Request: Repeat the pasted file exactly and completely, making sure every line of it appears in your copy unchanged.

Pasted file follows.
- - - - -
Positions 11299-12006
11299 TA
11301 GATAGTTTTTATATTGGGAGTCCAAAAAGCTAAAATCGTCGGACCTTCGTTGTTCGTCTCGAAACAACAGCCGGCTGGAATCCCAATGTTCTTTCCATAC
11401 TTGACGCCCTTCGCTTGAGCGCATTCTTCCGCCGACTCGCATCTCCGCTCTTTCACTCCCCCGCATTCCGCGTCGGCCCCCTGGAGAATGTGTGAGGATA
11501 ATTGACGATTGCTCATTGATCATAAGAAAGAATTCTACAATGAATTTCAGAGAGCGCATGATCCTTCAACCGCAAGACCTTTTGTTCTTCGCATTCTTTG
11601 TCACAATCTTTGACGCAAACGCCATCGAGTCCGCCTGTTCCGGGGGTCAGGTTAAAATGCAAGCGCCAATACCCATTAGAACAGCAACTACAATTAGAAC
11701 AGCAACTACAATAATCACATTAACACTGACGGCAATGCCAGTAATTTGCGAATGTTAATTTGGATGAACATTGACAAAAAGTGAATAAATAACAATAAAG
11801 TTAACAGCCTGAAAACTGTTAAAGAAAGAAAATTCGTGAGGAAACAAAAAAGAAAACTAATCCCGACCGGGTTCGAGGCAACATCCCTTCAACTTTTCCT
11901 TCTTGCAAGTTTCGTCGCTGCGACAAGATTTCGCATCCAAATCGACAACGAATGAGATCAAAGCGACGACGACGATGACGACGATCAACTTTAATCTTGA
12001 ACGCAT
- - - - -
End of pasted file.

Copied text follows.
Positions 11299-12006
11299 TA
11301 GATAGTTTTTATATTGGGAGTCCAAAAAGCTAAAATCGTCGGACCTTCGTTGTTCGTCTCGAAACAACAGCCGGCTGGAATCCCAATGTTCTTTCCATAC
11401 TTGACGCCCTTCGCTTGAGCGCATTCTTCCGCCGACTCGCATCTCCGCTCTTTCACTCCCCCGCATTCCGCGTCGGCCCCCTGGAGAATGTGTGAGGATA
11501 ATTGACGATTGCTCATTGATCATAAGAAAGAATTCTACAATGAATTTCAGAGAGCGCATGATCCTTCAACCGCAAGACCTTTTGTTCTTCGCATTCTTTG
11601 TCACAATCTTTGACGCAAACGCCATCGAGTCCGCCTGTTCCGGGGGTCAGGTTAAAATGCAAGCGCCAATACCCATTAGAACAGCAACTACAATTAGAAC
11701 AGCAACTACAATAATCACATTAACACTGACGGCAATGCCAGTAATTTGCGAATGTTAATTTGGATGAACATTGACAAAAAGTGAATAAATAACAATAAAG
11801 TTAACAGCCTGAAAACTGTTAAAGAAAGAAAATTCGTGAGGAAACAAAAAAGAAAACTAATCCCGACCGGGTTCGAGGCAACATCCCTTCAACTTTTCCT
11901 TCTTGCAAGTTTCGTCGCTGCGACAAGATTTCGCATCCAAATCGACAACGAATGAGATCAAAGCGACGACGACGATGACGACGATCAACTTTAATCTTGA
12001 ACGCAT